What does it mean to live in a "therapeutic" culture? How does this way of life subconsciously affect our worship? TERM TO LEARN -- “Therapeutic Spirituality” Today’s spirituality is novel in the sense that it is based upon a person’s felt needs, as opposed to an authoritative person or text. Self-expression has become the new form of worship in both traditional and innovative religious practices, rather than God forming us through worship practices. This spirituality adopts preference as a means of self-actualization (i.e. a way of becoming the fullest expression of yourself as a human being). The commitments to these preferences are deeply personal and subjective, which results in the expression, “Your own personal Jesus” who neither confronts with his transcendent ‘Otherness’ nor deals in categories of sin, hell, or judgment. Therapy as a model of spirituality has replaced traditional norms due to the secularization of culture (i.e., the cultural shift that has resulted in religious beliefs becoming wholly individualized and disassociated from the social sphere). Divine Providence over mankind has been replaced by the invisible hand of economic forces. Whereas the Almighty beneficent being was previously seen as integral to daily life and well-being, today, he is seen as a cosmic bellhop who comes at our beck and call. With the loss of life’s ‘center’ by these competing visions of reality, faith has been left only with an interior and subjective expression which allows ‘believers’ to cope with the ‘real world’ science and technology have given them. In the face of this modern nihilism (i.e., the belief that there is no true reality beyond that which is apprehended through the senses), religion has often attempted to fill the vacuum through such therapeutic modes of expression. Even in traditional, conservative contexts orthodox worship and practice may succumb to this mode of spirituality, ultimately leaving little effect upon the practice of the worshipper or in the public square at large. Concrete, external liturgical practices (such as the reading of the law, corporate confession, a declaration of pardon, and corporate supplication) are often displaced by personalized small groups that help believers in their life journey. This is deemed as more ‘relevant’ to the therapeutic man, and an improvement upon the ‘dead rituals’ that don’t speak to the hearts of worshippers. Worship thus becomes a therapy ‘session’ something akin to Alcoholics Anonymous, a place where kindred spirits can hear one another’s stories and help one another cope with their weaknesses and failures, rather than a place of divine judgment and salvation where sinful people meet with a holy God, and through faith in their Savior, by the power of the Holy Spirit, are forgiven for their rebellion, and comforted by the assurance of their salvation. (Timothy W. Massaro, “Therapeutic Spirituality") https://goo.gl/4v7AYK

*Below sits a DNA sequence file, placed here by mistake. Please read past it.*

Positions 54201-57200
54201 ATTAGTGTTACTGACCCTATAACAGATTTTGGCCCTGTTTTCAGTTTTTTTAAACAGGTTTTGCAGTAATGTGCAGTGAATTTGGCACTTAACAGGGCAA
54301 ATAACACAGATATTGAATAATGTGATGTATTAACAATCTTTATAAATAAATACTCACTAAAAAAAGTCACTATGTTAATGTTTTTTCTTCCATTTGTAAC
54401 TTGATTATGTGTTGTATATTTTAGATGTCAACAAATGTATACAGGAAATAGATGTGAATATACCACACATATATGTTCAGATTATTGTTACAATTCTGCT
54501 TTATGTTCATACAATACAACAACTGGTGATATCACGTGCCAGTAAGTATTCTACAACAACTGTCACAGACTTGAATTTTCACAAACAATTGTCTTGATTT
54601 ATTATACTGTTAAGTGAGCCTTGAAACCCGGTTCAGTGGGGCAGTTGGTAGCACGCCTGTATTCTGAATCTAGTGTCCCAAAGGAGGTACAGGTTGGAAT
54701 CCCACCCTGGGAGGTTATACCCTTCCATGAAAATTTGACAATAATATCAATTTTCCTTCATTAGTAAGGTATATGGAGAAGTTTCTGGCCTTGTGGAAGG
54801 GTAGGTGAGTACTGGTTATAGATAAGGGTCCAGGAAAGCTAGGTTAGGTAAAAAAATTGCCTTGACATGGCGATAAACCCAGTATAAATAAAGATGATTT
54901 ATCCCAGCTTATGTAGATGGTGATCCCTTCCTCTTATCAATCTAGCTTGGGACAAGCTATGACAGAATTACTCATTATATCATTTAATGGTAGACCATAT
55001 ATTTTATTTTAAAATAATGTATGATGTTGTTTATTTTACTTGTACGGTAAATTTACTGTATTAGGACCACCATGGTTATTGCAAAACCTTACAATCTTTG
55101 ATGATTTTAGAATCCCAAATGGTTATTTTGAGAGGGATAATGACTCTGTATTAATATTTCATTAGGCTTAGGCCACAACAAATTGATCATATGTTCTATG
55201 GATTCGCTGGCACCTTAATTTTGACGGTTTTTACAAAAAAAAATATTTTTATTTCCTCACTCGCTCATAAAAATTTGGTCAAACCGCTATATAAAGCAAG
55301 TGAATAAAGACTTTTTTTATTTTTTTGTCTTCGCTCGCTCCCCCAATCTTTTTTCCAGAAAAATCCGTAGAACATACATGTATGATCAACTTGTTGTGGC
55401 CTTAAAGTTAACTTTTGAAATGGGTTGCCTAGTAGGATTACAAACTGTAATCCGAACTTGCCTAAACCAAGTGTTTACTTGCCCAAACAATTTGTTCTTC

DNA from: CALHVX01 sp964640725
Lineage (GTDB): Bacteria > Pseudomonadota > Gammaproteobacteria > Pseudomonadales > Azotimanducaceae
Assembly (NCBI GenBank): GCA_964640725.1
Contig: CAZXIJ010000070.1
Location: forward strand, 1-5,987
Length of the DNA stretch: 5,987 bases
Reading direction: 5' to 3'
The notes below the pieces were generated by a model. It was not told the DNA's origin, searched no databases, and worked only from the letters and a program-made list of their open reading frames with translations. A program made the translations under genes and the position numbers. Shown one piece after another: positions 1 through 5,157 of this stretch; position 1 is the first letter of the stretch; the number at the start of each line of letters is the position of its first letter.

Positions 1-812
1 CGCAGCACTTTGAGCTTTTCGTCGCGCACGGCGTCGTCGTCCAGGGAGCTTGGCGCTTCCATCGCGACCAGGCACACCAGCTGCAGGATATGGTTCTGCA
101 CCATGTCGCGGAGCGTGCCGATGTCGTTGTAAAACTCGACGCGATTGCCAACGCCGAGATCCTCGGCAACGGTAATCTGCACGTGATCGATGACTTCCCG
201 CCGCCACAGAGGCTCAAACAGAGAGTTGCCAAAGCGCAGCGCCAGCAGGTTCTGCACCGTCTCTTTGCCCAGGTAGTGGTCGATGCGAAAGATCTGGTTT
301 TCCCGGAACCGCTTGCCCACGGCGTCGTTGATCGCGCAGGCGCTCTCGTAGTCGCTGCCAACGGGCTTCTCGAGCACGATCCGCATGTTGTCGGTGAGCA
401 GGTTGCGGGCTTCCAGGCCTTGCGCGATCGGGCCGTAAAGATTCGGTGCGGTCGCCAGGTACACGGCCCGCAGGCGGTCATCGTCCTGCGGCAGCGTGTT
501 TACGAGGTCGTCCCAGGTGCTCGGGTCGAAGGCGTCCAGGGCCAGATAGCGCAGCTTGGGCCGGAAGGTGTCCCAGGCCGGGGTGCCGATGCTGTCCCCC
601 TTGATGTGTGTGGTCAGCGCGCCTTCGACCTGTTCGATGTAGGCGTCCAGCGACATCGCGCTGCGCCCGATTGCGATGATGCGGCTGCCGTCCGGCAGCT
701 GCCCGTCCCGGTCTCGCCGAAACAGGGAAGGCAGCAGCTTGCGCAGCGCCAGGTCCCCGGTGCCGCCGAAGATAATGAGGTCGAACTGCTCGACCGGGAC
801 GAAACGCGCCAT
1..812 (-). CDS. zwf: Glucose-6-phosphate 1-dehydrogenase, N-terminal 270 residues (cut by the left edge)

What people are for is, we believe, like guided missiles, to home in on God, God who is the one truth it is infinitely worth knowing, the possession of which you could never get tired of, like the water which if you have you can never thirst again, because your thirst is slaked forever and … Continue reading What are people for?
We all experience times of mild depression or melancholy that we popularly call "funks." The key to handling these periods of low energy is to prepare ahead of time and address it rather than give in to it. Funks often come during or immediately following periods when we've experienced something intense either physically or mentally. As a pastor, … Continue reading 5 ways to escape a funk
Conflict can be hot or cold--what are you dealing with? @jeffgissing Conflict is a part of life. Our goal should never be the total absence of conflict because, more often than not, the absence of conflict is more a sign of disease than of health. Our goal ought to be the healthy and respectful expression … Continue reading Bringing conflict to the temperate zone
Evangelical Churchmen, it is to be hoped, will find out that a few spiritual thoughts and nice doctrinal statements are not sufficient to make an able divine in these latter days. They must really learn to read and think far more than most of them do. J. C. Ryle (1860-1900)